What began as a speech Thursday by Augusta Mayor Deke Copenhaver on the importance of health care to the city's economy turned into a wider-ranging discussion about the Augusta Commission and his optimism for the future.
Mr. Copenhaver, in one of his first public remarks since two commission seats were decided in a runoff election Tuesday, said he hopes some of the distracting antics that plagued the body are now behind it.
He spoke to about 120 people from 60 local medical practices at a gathering held by Physician Sales and Service, a medical supply company catering to physician offices.
"One of the absolute keys to selling the city is we've got the finest medical community, I firmly believe, in the Southeast," said Mr. Copenhaver, who considers himself the "lead salesman" for Augusta.
That abundance of health care resources is luring both retirees and new industry, with 3,000 new jobs announced just within the past year, he said. There also is tremendous growth in Augusta's hospitals.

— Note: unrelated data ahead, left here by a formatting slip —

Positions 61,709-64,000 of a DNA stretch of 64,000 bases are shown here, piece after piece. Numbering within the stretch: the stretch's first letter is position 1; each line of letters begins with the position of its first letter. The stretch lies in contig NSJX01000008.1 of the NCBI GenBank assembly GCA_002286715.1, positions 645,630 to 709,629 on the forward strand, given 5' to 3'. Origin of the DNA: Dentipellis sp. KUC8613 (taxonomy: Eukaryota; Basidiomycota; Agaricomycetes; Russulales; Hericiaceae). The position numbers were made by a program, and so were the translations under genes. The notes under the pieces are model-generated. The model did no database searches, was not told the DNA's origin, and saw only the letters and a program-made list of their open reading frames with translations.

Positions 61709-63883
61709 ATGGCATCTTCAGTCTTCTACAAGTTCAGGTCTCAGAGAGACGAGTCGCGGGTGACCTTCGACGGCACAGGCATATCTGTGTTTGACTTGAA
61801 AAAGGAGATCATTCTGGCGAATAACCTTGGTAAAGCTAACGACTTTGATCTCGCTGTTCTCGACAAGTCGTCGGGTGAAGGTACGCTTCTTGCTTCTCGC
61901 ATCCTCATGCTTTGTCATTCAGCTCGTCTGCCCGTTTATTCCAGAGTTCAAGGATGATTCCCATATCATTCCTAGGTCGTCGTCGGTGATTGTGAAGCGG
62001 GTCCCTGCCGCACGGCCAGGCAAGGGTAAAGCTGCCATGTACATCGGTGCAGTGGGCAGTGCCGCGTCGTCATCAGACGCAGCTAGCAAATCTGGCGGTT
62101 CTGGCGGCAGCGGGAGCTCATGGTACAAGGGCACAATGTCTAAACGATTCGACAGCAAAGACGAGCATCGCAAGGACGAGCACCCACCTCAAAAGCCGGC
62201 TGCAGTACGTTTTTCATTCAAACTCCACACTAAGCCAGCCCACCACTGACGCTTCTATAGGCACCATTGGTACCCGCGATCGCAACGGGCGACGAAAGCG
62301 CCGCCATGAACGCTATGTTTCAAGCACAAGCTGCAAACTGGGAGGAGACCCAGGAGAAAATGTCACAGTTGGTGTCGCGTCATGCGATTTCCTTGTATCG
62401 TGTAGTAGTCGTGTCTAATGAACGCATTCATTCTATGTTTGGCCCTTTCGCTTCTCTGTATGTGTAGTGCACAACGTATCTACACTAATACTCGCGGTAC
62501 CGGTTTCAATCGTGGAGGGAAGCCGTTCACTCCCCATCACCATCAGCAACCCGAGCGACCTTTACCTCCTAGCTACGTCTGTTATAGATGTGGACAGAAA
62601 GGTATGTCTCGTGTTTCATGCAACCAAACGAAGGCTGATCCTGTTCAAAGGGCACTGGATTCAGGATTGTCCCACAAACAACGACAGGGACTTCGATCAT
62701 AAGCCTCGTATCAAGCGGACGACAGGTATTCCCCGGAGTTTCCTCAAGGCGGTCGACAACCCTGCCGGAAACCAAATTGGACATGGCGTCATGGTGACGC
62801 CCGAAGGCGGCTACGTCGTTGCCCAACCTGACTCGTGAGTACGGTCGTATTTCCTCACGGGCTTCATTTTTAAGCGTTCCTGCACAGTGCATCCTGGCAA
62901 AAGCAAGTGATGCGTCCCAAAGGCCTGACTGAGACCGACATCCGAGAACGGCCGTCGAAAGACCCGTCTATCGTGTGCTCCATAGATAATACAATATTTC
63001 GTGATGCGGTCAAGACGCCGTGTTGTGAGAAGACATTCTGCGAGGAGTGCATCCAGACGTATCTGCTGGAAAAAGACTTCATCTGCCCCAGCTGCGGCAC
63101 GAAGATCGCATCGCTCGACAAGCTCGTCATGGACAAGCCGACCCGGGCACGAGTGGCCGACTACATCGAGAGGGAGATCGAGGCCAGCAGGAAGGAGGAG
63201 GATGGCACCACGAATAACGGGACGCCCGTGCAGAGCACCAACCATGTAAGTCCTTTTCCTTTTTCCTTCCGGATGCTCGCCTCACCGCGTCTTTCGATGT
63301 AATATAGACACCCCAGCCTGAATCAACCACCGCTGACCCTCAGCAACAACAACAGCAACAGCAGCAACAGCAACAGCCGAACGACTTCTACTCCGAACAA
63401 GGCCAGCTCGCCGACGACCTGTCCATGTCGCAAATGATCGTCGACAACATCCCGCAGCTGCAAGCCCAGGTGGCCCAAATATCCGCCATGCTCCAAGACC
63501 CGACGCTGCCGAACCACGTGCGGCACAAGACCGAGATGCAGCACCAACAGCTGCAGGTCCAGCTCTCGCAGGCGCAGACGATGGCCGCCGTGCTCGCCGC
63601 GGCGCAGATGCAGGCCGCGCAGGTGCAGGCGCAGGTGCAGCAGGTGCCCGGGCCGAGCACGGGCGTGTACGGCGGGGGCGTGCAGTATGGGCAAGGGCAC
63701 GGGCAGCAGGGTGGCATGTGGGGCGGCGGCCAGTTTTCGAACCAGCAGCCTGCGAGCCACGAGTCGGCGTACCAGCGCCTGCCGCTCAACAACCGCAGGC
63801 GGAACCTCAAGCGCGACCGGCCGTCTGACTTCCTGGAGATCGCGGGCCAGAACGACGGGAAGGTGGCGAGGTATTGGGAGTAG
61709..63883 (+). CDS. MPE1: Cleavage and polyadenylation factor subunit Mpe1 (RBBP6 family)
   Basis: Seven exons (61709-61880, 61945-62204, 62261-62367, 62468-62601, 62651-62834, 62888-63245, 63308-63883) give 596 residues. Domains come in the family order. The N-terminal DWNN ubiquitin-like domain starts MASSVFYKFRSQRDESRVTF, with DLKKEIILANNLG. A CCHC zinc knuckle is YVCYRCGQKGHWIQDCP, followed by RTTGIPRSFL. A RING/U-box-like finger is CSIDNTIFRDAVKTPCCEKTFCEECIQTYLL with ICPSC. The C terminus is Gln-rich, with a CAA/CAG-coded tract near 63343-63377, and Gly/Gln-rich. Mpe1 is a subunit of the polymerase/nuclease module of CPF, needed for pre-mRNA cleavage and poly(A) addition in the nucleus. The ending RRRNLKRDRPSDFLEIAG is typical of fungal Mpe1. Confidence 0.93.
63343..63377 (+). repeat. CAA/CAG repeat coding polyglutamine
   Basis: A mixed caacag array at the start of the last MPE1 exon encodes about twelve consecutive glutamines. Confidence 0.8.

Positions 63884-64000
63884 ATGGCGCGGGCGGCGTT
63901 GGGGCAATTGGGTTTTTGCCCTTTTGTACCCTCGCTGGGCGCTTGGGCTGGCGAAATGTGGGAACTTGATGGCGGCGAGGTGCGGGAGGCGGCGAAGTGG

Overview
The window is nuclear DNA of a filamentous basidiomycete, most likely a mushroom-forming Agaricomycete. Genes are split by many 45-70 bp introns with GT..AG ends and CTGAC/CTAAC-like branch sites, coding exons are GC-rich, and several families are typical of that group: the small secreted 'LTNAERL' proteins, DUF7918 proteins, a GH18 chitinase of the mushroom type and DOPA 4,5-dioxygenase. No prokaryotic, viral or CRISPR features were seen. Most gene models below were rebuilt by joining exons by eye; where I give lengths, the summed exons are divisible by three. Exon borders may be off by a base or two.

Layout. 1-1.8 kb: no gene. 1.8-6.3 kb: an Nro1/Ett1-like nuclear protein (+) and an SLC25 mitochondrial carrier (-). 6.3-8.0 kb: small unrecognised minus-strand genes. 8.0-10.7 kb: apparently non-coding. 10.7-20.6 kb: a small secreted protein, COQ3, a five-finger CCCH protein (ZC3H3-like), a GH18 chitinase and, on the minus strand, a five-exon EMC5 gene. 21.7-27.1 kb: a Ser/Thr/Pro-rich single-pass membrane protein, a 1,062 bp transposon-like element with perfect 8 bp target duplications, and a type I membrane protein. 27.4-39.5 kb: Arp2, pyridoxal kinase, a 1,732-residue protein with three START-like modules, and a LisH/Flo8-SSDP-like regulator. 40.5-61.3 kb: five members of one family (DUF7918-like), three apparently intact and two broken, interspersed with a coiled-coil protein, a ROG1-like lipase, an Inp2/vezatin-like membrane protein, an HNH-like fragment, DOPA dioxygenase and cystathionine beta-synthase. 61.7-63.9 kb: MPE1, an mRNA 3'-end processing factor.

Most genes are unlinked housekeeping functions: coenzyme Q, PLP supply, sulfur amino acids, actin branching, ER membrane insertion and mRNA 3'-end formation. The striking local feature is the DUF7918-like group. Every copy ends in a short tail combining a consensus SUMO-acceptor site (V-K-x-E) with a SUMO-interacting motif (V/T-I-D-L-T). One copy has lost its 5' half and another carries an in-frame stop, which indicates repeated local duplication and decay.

"University Hospital is expanding, Doctors Hospital is expanding, Medical College of Georgia is expanding here in Augusta," Mr. Copenhaver said. "Our medical community is an economic driving engine for all of Augusta and really, all of the CSRA."
But when he took questions from the audience, much of the interest was in the commission. Although Mr. Copenhaver had endorsed the opponent of one of the two new commissioners elected, he still thought that all three new commissioners coming on board would bring a new attitude to the governing body.
"I couldn't be more excited about 2008 from a commission perspective," Mr. Copenhaver said. "I've spoken to all three of the newly elected commissioners. They're all good guys."
In addition to being younger, the men have families and jobs that ground them, he said.
"And it's not like they're going to have the time to be down there trying to manage the day-to-day operations of the city," he said, something current and former commissioners have been accused of doing.
The commission spent more than a month this year on what Mr. Copenhaver called "Computergate," the battle by some commissioners to examine Administrator Fred Russell's office computer to see whether he had been using it for personal business, an accusation that proved groundless.
"I thought, if we had taken that month and a half of time and energy and put it into looking at the big picture, planning for the future of the city, how much further along the line would we be?" Mr. Copenhaver said. "I do believe that we have the commission that will really be focused on doing that next year."
Reach Tom Corwin at (706) 823-3213 or firstname.lastname@example.org.